You dice sashimi-grade, raw tuna and salmon, and do the same with an avocado. Then mix sesame oil, salt, pepper, lime juice and soy sauce in a bowl, and stir in the fish and avocado cubes. Leave it to marinade, and cut a peeled cucumber in half lengthways and remove the seeds by running a spoon down the middle. Blitz the chopped cucumber flesh with chicken stock, cream, wasabi, Worcester sauce and Tabasco, then strain and chill.
You plate the dish by putting a chef’s ring (oiled on the inside) in the middle of a soup bowl, and fill with layers of marinated salmon, tuna and avocado. Take off the ring, pour the chilled soup round the tartare tower, and garnish with a sprig of chervil and a few salmon eggs.
And here was the problem. I couldn’t get salmon eggs anywhere in London. Every shop had either sold out, or didn’t know what I was talking about. After a few hours traipsing around, I realised I had more chance of getting my hands on a fucking Dodo egg.
The last place I tried was a Japanese fishmonger called Atari-Ya hidden away in the suburbs of West Acton. They didn’t have any salmon eggs either, so fobbed me off with red and green tobiko, or flying fish roe. I bought a chiller bag, and a thermos flask to carry the soup in, and thought about the next day. I practised the dish a few times and went to bed.
The Masterchef narrator’s husky voice begins...
“After everything he’s learned, can Lennie deliver a faultless dish? He’s attempted a delicate combination of tuna tartare with a cucumber and wasabi soup...”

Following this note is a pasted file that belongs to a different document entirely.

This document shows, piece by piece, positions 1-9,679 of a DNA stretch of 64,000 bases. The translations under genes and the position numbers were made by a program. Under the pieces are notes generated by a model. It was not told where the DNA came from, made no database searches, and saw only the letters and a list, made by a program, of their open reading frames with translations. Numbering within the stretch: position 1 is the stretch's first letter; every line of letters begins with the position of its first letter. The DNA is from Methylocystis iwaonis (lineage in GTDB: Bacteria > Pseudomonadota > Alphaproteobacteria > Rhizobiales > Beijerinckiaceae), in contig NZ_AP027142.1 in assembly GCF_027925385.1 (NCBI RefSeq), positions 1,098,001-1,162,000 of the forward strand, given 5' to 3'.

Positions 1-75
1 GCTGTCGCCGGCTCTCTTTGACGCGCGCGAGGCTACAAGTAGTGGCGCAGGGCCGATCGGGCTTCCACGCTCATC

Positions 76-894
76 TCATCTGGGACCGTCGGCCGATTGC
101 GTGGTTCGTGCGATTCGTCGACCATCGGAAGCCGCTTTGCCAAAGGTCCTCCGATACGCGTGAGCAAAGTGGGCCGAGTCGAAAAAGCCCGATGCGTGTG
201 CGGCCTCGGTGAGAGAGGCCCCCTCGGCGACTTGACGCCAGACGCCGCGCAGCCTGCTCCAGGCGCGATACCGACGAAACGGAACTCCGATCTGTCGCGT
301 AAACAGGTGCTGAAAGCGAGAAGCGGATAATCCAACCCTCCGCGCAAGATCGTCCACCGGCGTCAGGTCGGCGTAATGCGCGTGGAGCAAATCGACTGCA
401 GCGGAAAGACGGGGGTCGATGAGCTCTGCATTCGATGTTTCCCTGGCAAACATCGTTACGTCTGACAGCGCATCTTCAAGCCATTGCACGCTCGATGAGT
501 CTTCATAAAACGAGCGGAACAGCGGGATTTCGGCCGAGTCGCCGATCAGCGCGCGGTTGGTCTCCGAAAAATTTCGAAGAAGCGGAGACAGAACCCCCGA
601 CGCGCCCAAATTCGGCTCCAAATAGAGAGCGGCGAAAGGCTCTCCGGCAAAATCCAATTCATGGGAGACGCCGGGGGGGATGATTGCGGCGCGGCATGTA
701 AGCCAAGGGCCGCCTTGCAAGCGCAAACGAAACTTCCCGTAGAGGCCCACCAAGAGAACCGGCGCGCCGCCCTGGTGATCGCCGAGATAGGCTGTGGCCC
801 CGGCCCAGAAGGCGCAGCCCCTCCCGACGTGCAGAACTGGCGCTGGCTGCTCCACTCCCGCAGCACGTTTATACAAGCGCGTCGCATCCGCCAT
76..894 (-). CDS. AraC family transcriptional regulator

Toad destroys my tower like a spiteful child in a sandpit. The plate looks a fucking mess. He picks up a spoonful and sniffs the raw fish before sticking it in his gob.
“I think your flavours are good. You’ve got the rich oiliness of the fish; you’ve got the sweetness of the soup...”
Egg holds up a napkin to stop soup dripping down his Armani.
“That is deep! It’s well seasoned - both the salmon and the tuna are cooked perfectly...”
What would I do? Tell the ignorant bastard the fish was raw?
The alarm clock went off and I jumped out of bed.
:: This blog eventually became a bestselling book, called Down And Out In Padstow And London by Alex Watts, about my disastrous attempt to train as a chef, including stints at Heston Blumenthal's Fat Duck and Rick Stein's kitchens in Padstow. You might like it if you're a foodie or have ever entertained the ridiculous idea of entering the padded asylum of professional cooking. It's here on Amazon as a paperback or Kindle book if you want a read...